Welcome to Love of Place

I'll be posting here essays and articles about recent adventures in the field of citizen science where I am studying the charismatic Western Red-Bellied Tiger Beetle and participating in projects like Nature Notebook and Celebrate Urban Birds. My Facebook page--Sharman Apt Russell, Author--has regular weekly photos and posts.

Here's a recent short piece in High Country News on coatis...https://www.hcn.org/issues/45.20/on-not-being-jane-goodall and another in Onearth Magazine on Mexican spotted owls...http://issuu.com/onearth/docs/onearth_14wtr/66.

"Icarus" is a flash nonfiction about my father, a test pilot in the 1950s. http://baltimorereview.org/index.php/fall_2013/contributor/sharman-apt-russell

For an essay on Spinoza and stinkbugs, look at "The Body of Being" in High Country News at
http://www.hcn.org/issues/43.8/walking-in-the-body-of-being
and if you like the poetry of Walt Whitman, read "All You Need is Love" in Onearth Magazine at
http://www.onearth.org/article/all-you-need-is-love


As well as citizen science, I have an abiding interest in the issues of hunger. This article is a great overview of hunger strikes in 2013, with some quotes from my book Hunger: An Unnatural History...http://www.thenation.com/article/177464/starving-justice

For students in my writing classes, scroll all the way down to the July, 2010 entry "Radical Renaissance: Writing in the 21rst Century." This speech is something of a “snap shot” of a writer in the middle of the current publishing crisis, as well as a personal statement about writing. Remember that this is a speech with a somewhat different rhythm than a written essay—more colloquialisms, fragments, etc. I also give short readings from my books.

For students in Writing for Children's Literature, please read http://www.onearth.org/article/born-to-be-wild

Feel free to contact me at http://www.sharmanaptrussell.com/.


Wednesday, April 9, 2014

 


Yesterday I saw a white-lined sphinx moth in the yard. A flying Escher painting! The Op Art of the Sixties reborn! Whirring, rotor-whirling away, a dervish on a mission. And then that proboscis or “drinking straw” which extends half the length of the moth’s body, a kind of magic trick--like pulling an impossibly long scarf from your sleeve. This is an insect whose life has been one long art scene, the caterpillars also highly designed: often lime-green with a yellow head, side rows of spots bordered by black lines, and a bright yellow-orange horn protruding at the rear. The horn’s function is to scare off attackers like wasps or stink bugs, with the larva rearing up like a miniature sphinx, regal and demanding, daring you to interfere with its happy life of eating. Periodically, these moths hatch from their eggs en masse and can be seen migrating toward food. Years ago, herds of such larvae were described stretched out for hundreds of yards on well-traveled roads in the Southwest. For various reasons, I doubt we will see such abundance again. I’m happy just to see this single hallucinatory blur in my yard, my first sphinx moth of the season.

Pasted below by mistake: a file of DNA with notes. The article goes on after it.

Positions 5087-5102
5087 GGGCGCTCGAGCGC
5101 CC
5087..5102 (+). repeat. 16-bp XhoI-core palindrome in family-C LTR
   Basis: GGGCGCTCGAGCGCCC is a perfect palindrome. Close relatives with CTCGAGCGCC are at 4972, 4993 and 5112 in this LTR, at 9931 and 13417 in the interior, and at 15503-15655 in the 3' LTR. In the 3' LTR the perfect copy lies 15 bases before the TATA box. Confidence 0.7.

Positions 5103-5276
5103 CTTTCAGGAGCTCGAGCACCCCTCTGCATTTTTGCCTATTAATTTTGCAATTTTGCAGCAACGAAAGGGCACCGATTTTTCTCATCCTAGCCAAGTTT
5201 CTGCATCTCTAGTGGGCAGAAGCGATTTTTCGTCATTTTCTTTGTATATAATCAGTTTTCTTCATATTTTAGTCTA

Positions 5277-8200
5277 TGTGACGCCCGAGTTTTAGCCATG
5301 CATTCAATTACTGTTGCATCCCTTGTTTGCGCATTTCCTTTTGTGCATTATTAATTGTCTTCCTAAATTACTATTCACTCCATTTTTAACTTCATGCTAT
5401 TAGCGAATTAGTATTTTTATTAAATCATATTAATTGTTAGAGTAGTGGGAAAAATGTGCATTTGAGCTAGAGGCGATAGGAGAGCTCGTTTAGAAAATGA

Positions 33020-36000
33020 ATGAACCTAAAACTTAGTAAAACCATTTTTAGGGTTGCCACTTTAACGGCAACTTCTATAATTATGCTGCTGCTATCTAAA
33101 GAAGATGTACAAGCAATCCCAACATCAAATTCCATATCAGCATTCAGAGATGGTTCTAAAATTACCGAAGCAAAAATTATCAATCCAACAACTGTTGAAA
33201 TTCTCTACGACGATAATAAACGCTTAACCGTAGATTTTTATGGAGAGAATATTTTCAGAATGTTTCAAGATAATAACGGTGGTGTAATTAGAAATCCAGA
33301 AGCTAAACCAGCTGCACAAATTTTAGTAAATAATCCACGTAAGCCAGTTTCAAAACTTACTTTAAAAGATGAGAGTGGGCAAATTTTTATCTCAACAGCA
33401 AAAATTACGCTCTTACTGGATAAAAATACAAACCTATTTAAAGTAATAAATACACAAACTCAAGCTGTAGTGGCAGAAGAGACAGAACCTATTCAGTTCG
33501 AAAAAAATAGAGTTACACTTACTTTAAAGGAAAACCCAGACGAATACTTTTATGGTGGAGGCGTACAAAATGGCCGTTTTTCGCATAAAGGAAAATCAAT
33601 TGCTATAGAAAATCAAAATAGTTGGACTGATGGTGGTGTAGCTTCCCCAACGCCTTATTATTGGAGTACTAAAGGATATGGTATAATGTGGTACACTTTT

--photos by Elroy Limmer

Saturday, February 8, 2014

Where an arroyo meets the dirt road, I stop and look for tracks. A few feet up the stream bed are a nice set of bobcat prints. There’s no mistaking that roundness, the leading toe, and size of the front and back feet. I also see a fox print, or maybe a small coyote. Foxes are on my mind since I saw one earlier in the day, a blur of movement that ran so quickly into the brush I spent a few minutes questioning what I had seen. Was that a fox or a wish?

That’s one good thing about tracks. They stay there. You can admire them for long minutes, imagining the animal who passed by, feeling the tangible presence of a bobcat, short-tailed, tufted-ear, delicately-spotted, charismatic, playful, predatory.

It’s another gift, the world showering us with gifts, the tail of a fox, tracks in the sand, and there--a massive dark rock with white radiating lines, a geometric pattern of dark and light, veins of quartz, cool to the touch.